It shouldn’t come as any surprise, really. In some respects, any comparison between a high-quality twelve-part mini series and a two hour-plus Hollywood movie is going to be rather unfair, if only because a twelve-hour series is going to have much wider scope to give the Space Program its proper due. In First Man‘s case, it is perhaps doubly unfair because, contrary to some of the marketing, in many ways the Space Program and moon landing are almost incidental to the main focus of that movie.
Having watched, and enjoyed First Man (albeit with some reservations that I may come to later in another post), I went home and was unable to resist finding out my DVD of HBO’s glorious mini-series from 1998 (has it been so long?). I cued up my favourite episode, the wonderful ‘Spider’ (episode 5) and its subsequent episode ‘Mare Tranquilitatis’ which covers much of what First Man does. What a fantastic two hours it was- First Man paled by comparison, frankly.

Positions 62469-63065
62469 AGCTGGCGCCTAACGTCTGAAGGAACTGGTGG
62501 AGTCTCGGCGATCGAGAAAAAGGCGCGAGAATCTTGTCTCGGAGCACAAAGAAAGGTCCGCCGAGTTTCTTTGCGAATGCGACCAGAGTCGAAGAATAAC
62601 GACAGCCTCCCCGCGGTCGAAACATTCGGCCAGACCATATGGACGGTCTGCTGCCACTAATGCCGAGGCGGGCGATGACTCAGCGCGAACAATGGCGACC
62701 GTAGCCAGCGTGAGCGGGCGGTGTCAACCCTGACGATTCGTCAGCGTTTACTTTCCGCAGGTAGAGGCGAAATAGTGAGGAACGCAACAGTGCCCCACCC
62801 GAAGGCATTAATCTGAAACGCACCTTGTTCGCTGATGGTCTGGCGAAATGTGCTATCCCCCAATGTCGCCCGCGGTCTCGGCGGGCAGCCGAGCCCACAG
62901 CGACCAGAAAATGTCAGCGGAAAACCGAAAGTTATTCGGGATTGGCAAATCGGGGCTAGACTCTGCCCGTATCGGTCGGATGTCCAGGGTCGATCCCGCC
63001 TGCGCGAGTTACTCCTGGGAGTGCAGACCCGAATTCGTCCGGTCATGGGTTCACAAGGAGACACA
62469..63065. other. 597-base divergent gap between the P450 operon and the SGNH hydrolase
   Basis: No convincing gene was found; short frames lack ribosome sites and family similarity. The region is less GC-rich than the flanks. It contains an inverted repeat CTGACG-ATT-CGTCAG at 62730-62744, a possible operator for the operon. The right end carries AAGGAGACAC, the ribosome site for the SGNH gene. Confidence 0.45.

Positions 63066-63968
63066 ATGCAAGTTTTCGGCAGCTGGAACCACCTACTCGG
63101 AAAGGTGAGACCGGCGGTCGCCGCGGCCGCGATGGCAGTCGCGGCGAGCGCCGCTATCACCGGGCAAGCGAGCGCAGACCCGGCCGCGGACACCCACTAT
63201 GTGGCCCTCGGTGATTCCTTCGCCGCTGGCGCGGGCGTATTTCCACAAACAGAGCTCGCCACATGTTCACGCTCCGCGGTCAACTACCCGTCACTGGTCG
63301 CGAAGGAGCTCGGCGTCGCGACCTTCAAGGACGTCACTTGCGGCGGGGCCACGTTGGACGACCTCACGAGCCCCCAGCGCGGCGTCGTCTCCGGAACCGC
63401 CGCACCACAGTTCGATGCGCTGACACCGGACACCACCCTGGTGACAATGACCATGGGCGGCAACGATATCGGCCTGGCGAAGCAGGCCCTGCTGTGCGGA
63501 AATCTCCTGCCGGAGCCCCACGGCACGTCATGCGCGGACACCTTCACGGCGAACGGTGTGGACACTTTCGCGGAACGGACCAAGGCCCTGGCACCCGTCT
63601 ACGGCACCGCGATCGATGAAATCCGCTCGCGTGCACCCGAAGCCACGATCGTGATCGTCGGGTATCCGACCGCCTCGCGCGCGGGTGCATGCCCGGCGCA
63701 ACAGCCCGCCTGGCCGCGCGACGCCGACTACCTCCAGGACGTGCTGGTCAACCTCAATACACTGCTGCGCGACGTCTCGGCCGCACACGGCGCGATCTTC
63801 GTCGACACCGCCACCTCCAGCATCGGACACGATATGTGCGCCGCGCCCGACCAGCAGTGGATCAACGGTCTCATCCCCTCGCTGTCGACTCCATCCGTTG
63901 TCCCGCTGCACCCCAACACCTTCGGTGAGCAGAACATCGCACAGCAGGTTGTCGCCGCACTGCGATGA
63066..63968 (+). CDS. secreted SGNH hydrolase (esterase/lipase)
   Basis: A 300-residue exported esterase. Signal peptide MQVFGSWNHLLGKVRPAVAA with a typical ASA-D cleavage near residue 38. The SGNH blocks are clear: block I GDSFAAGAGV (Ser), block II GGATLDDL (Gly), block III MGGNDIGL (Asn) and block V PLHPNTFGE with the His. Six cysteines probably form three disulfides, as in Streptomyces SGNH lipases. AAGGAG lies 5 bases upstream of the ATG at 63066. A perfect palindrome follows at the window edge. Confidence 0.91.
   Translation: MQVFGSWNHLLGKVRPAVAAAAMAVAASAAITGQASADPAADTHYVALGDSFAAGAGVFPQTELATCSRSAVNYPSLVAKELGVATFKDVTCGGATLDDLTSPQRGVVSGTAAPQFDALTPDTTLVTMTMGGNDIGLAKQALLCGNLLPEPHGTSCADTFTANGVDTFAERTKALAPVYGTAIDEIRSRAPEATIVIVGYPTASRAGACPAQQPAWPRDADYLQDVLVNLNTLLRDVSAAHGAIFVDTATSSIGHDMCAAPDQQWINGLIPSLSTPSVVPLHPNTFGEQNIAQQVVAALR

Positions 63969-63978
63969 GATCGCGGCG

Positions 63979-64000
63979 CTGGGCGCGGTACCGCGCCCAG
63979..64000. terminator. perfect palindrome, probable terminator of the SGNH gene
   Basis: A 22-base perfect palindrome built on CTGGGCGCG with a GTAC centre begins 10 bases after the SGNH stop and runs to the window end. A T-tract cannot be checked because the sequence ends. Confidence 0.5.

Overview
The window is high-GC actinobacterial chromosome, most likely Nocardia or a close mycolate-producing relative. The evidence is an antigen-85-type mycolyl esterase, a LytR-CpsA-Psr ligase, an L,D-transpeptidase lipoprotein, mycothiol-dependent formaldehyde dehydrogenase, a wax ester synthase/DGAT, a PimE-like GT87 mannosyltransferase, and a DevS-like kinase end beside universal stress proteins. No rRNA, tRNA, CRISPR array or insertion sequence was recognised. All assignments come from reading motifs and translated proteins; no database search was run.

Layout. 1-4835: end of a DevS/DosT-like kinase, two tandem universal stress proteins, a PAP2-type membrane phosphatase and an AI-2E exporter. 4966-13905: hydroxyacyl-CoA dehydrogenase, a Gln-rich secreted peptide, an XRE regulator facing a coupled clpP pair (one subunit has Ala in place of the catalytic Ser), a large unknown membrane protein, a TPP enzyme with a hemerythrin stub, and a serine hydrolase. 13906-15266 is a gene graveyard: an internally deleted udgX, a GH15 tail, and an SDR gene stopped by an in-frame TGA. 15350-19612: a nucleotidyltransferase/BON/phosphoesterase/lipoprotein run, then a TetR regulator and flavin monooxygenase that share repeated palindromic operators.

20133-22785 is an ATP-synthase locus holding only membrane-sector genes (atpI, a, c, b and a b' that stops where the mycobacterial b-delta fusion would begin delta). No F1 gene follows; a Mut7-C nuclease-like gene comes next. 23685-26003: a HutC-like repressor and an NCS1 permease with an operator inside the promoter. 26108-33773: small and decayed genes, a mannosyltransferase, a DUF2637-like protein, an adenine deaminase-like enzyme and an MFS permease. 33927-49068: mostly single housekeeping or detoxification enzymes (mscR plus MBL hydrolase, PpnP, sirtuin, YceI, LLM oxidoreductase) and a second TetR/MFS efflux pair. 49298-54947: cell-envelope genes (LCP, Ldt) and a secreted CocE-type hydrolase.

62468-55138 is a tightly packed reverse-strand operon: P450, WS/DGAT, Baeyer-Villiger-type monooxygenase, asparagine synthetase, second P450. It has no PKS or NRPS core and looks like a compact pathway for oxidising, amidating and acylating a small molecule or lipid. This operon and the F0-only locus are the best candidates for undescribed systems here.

The music. The cast. The sheer joy. Mind, it was a sobering experience- a 55″ OLED does no favours for DVD. The show looks quite utterly horrible. Here starts the campaign to get somebody at HBO to remaster the series for a HD release on Blu-ray (and okay the campaign probably ends here too, but I can dream). Some of the model-work holds up (just) but the CGI effects have aged as badly as a Babylon 5 episode, and could do with a fresh rework. It would be a shame to let the rest of the series suffer for this poor image quality and dated effects, because it could likely hold the series back from gaining a new appreciative audience. Strangely overlooked over the years since it first aired (its a series largely lost under the shadow of HBOs bigger hits like The Sopranos, Band of Brothers etc) I still think it is a remarkable project and a largely definitive account of the Apollo program. Maybe HBO plan to so something with the show next year, as a freshly remastered broadcast to commemorate the fiftieth anniversary of the moon landing would seem a marketing man’s daydream.